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From Wikipedia, the free encyclopedia

Lester Dubins
Lester Dubins

Lester Dubins (April 27, 1920 – February 11, 2010) was an American mathematician noted primarily for his research in probability theory. He was a faculty member at the University of California at Berkeley from 1962 through 2004, and in retirement was Professor Emeritus of Mathematics and Statistics.

It has been thought that, since classic red-and-black casino roulette is a game in which the house on average wins more than the gambler, that "bold play", i.e. betting one's whole purse on a single trial, is a uniquely optimal strategy. While a graduate student at the University of Chicago, Dubins surprised his teacher Leonard Jimmie Savage with a mathematical demonstration that this is not true. Dubins and Savage wrote a book that appeared in 1965 titled How to Gamble if You Must (Inequalities for Stochastic Processes) which presented a mathematical theory of gambling processes and optimal behavior in gambling situations, pointing out their relevance to traditional approaches to probability. Under the influence of the work of Bruno de Finetti, Dubins and Savage worked in the context of finitely additive rather than countably additive probability theory, thereby bypassing some technical difficulties.[1]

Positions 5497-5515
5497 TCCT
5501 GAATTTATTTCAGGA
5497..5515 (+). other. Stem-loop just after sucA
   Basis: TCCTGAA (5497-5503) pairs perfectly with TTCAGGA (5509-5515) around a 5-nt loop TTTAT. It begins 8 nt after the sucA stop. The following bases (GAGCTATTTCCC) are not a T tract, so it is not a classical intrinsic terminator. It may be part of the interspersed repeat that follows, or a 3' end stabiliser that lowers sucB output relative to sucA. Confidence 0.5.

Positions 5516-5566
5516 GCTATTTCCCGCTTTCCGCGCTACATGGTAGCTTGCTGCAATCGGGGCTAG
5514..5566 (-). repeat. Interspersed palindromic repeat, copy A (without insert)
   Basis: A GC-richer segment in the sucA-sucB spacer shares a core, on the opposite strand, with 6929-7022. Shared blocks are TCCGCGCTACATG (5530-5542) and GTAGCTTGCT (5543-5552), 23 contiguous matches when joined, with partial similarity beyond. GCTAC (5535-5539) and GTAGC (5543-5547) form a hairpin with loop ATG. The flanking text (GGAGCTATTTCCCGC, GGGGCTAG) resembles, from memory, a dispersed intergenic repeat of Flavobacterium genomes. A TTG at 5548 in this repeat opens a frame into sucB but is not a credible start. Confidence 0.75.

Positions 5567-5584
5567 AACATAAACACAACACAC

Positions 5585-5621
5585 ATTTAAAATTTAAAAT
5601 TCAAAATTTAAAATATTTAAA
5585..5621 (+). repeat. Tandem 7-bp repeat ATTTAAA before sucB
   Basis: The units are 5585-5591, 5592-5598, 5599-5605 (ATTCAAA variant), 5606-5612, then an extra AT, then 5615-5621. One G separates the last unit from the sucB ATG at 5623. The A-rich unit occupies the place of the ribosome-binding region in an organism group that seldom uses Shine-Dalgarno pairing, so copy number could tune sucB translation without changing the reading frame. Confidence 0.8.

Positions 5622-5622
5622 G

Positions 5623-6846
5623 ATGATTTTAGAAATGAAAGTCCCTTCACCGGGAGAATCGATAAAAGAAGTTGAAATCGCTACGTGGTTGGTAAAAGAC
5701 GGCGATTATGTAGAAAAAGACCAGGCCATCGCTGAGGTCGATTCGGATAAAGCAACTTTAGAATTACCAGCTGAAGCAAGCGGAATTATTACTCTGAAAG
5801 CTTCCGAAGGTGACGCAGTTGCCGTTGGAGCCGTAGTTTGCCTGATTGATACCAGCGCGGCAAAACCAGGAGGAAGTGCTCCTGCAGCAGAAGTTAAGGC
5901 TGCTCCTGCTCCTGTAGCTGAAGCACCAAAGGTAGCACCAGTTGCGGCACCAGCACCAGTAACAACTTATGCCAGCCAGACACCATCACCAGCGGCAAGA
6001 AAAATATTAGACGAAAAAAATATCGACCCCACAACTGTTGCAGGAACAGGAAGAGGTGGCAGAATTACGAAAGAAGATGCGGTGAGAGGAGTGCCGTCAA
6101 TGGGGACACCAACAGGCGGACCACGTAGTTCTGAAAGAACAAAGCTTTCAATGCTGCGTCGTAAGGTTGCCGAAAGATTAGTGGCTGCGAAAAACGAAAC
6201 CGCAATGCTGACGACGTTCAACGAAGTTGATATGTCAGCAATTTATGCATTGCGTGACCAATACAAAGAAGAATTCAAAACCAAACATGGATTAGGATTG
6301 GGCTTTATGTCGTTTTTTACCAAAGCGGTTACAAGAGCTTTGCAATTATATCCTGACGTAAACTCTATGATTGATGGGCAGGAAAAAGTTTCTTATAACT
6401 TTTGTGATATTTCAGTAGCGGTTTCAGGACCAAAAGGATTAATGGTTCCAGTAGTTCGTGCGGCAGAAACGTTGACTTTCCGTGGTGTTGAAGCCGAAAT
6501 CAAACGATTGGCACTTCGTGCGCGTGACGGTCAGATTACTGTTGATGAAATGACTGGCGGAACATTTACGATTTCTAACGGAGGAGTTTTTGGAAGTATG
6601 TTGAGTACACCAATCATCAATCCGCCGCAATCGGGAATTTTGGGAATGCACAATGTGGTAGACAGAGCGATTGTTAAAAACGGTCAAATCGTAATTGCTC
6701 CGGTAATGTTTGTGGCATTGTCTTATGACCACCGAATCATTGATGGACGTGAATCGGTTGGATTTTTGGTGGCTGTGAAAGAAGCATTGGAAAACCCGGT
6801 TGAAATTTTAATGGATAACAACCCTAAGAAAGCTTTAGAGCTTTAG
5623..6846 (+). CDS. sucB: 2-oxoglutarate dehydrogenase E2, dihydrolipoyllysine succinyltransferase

Dubins was the author of nearly a hundred scholarly publications. Besides probability, some of these were on curves of minimal length under constraints on curvature and initial and final tangents (see Dubins path), Tarski's circle squaring problem, convex analysis, and geometry.

His doctoral students include Theodore Hill.

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  1. ^ David Gilat; Ted Hill; Bill Sudderth (27 May 2010). "Obituary for Lester Eli Dubins". The Bernoulli Society for Mathematical Statistics and Probability.

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This page was last edited on 13 April 2020, at 23:55
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